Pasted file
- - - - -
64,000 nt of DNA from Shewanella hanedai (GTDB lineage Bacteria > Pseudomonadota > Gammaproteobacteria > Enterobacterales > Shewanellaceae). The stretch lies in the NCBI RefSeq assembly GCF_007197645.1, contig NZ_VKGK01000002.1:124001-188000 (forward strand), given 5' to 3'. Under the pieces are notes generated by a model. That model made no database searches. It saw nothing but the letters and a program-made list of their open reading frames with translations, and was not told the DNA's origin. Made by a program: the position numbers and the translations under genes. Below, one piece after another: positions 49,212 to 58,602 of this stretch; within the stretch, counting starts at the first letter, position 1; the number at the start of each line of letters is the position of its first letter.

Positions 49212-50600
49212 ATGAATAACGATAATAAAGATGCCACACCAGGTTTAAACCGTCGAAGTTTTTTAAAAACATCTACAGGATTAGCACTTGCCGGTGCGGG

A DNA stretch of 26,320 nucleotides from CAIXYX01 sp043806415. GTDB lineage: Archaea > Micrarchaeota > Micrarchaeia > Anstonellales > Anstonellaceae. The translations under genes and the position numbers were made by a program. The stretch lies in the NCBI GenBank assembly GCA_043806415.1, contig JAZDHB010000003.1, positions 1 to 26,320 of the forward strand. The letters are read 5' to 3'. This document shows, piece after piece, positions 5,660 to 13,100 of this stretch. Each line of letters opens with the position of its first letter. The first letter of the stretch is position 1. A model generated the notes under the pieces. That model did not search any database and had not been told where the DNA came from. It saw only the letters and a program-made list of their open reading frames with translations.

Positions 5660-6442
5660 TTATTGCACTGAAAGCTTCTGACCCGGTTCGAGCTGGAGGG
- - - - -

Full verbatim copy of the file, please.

64,000 nt of DNA from Shewanella hanedai (GTDB lineage Bacteria > Pseudomonadota > Gammaproteobacteria > Enterobacterales > Shewanellaceae). The stretch lies in the NCBI RefSeq assembly GCF_007197645.1, contig NZ_VKGK01000002.1:124001-188000 (forward strand), given 5' to 3'. Under the pieces are notes generated by a model. That model made no database searches. It saw nothing but the letters and a program-made list of their open reading frames with translations, and was not told the DNA's origin. Made by a program: the position numbers and the translations under genes. Below, one piece after another: positions 49,212 to 58,602 of this stretch; within the stretch, counting starts at the first letter, position 1; the number at the start of each line of letters is the position of its first letter.

Positions 49212-50600
49212 ATGAATAACGATAATAAAGATGCCACACCAGGTTTAAACCGTCGAAGTTTTTTAAAAACATCTACAGGATTAGCACTTGCCGGTGCGGG

A DNA stretch of 26,320 nucleotides from CAIXYX01 sp043806415. GTDB lineage: Archaea > Micrarchaeota > Micrarchaeia > Anstonellales > Anstonellaceae. The translations under genes and the position numbers were made by a program. The stretch lies in the NCBI GenBank assembly GCA_043806415.1, contig JAZDHB010000003.1, positions 1 to 26,320 of the forward strand. The letters are read 5' to 3'. This document shows, piece after piece, positions 5,660 to 13,100 of this stretch. Each line of letters opens with the position of its first letter. The first letter of the stretch is position 1. A model generated the notes under the pieces. That model did not search any database and had not been told where the DNA came from. It saw only the letters and a program-made list of their open reading frames with translations.

Positions 5660-6442
5660 TTATTGCACTGAAAGCTTCTGACCCGGTTCGAGCTGGAGGG